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EVIDENCE - Witnesses - Credibility - Prior consistent statements

Monday, June 14, 2021 @ 9:32 AM  

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Appeal by the accused, Singh, from a conviction for uttering threats, forcible confinement and sexual assault. The accused, age 20, and complainant, age 17, met through an online dating platform. The accused testified that they agreed to marry during their online communications and that when they met for their first date, the complainant asked for a ring. The complainant denied ever committing to marriage and suggested that they had a flirty first date with minimal physical contact. Several days later, the incident giving rise to the charges occurred. The complainant testified that she agreed to meet the accused for coffee, that he took her to his home under the auspices of having forgotten his wallet, took her inside, and engaged in non-consensual sexual activity and intercourse. The accused testified that the complainant initiated sexual activity and that he expressly confirmed her consent. Immediately after, the complainant text messaged the accused stating she had not consented to sexual activity. She arrived at school, reported the sexual assault and sought medical attention. The accused was arrested shortly thereafter. The trial judge found that the complainant was, on whole, credible despite reliability concerns with one aspect of her evidence. The judge found that the accused’s evidence did not accord with common sense and that the offences were proven beyond a reasonable doubt. The accused appealed.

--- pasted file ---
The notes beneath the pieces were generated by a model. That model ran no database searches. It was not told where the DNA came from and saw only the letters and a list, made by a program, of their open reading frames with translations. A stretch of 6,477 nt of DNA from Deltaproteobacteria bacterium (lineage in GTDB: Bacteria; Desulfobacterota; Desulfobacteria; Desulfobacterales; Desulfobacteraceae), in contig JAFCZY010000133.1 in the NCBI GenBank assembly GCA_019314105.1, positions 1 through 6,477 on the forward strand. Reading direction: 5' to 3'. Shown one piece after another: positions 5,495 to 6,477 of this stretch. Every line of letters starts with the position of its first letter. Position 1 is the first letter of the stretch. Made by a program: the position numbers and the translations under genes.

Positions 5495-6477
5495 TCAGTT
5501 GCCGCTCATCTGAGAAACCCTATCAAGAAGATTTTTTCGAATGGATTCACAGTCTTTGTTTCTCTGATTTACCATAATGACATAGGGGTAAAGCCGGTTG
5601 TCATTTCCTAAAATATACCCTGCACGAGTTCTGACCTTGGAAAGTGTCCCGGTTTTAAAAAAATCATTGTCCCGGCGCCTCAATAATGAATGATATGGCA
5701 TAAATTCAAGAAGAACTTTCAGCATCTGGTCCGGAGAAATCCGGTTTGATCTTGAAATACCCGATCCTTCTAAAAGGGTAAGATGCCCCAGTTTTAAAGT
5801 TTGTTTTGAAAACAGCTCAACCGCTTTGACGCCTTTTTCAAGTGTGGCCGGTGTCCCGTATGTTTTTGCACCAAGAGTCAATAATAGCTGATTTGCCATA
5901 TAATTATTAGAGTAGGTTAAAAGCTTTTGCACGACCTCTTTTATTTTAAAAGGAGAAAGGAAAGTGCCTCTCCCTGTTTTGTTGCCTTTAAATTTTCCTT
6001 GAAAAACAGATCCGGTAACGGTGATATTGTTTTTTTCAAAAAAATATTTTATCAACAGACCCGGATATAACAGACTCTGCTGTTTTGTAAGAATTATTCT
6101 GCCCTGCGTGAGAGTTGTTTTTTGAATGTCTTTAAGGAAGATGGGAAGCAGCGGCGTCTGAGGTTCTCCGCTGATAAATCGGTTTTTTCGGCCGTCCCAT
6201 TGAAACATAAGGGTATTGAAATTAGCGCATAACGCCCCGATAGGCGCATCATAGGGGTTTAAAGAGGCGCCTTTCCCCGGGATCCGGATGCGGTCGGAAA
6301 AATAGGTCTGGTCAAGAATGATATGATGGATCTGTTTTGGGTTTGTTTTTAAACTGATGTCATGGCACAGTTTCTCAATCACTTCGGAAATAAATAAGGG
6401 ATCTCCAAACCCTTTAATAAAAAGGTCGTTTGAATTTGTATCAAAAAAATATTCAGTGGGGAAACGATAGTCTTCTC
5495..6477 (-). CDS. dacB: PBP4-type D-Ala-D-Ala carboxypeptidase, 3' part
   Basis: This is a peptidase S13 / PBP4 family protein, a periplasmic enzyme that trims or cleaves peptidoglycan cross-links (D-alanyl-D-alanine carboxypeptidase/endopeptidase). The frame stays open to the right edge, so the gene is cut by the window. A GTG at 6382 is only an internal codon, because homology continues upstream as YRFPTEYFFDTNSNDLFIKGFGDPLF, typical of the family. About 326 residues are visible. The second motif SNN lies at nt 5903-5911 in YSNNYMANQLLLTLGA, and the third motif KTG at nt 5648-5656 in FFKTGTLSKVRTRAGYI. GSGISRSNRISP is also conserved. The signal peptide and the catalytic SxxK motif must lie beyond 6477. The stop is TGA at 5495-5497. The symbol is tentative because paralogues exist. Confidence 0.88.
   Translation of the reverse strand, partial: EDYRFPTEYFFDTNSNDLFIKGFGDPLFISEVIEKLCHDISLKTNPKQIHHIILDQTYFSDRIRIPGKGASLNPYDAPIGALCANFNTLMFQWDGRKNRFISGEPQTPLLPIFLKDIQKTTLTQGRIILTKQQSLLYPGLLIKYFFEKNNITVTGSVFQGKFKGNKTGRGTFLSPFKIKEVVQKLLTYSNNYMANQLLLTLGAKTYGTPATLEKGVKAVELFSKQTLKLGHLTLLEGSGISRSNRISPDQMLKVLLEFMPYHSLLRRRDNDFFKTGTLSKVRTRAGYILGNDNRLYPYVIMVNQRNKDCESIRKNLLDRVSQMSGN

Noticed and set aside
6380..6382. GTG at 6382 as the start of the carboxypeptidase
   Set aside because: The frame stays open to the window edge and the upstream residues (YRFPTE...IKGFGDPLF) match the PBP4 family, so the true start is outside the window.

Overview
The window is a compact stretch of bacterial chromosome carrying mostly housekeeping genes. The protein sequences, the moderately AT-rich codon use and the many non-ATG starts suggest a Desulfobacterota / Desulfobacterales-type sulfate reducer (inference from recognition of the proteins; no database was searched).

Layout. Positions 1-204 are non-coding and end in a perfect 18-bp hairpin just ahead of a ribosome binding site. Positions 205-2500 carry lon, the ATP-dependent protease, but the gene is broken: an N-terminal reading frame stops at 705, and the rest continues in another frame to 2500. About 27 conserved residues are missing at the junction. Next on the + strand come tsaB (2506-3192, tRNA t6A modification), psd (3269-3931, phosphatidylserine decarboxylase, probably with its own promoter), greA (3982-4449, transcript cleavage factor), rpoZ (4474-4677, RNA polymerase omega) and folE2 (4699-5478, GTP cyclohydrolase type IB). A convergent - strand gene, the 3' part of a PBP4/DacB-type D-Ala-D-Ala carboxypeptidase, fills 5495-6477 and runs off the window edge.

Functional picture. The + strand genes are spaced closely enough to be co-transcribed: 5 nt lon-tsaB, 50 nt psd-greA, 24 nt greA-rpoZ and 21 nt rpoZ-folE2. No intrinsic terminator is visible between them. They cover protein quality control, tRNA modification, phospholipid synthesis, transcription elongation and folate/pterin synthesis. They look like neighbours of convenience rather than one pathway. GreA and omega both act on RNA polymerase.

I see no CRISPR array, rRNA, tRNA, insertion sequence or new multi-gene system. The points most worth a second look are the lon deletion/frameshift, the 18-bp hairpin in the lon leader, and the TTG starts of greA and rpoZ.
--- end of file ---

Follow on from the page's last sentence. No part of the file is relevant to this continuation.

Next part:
HELD: Appeal dismissed. The trial judge did not improperly rely on the complainant’s text messages as prior consistent statements for the impermissible use of finding credibility through repetition. Instead, in finding that the text messages were strongly corroborative of the complainant’s testimony, the trial judge effectively found that the timing and circumstances of the complainant’s statements and the nature of the accused’s responses yielded inferences supporting the credibility and reliability of the complainant’s testimony. The trial judge did not improperly equate the absence of evidence of motive to fabricate with an actual proven absence of motive to fabricate to improperly bolster the complainant’s credibility. Instead, the trial judge’s analysis was properly confined to determining, on the whole of the evidence, whether the accused’s account was believable and raised a reasonable doubt. The credibility assessment did not involve a failure to apply a cultural lens to the accused’s subjective beliefs about the couple’s commitment to marry, and the evidentiary record did not invite such considerations. The conviction did not result from a misstatement, misapprehension or misapplication of the principles governing reasonable doubt.

R. v. Singh, [2021] B.C.J. No. 902, British Columbia Court of Appeal, M.V. Newbury, J.C. Grauer and P.G. Voith JJ.A., April 29, 2021. Digest No. TLD-June142021002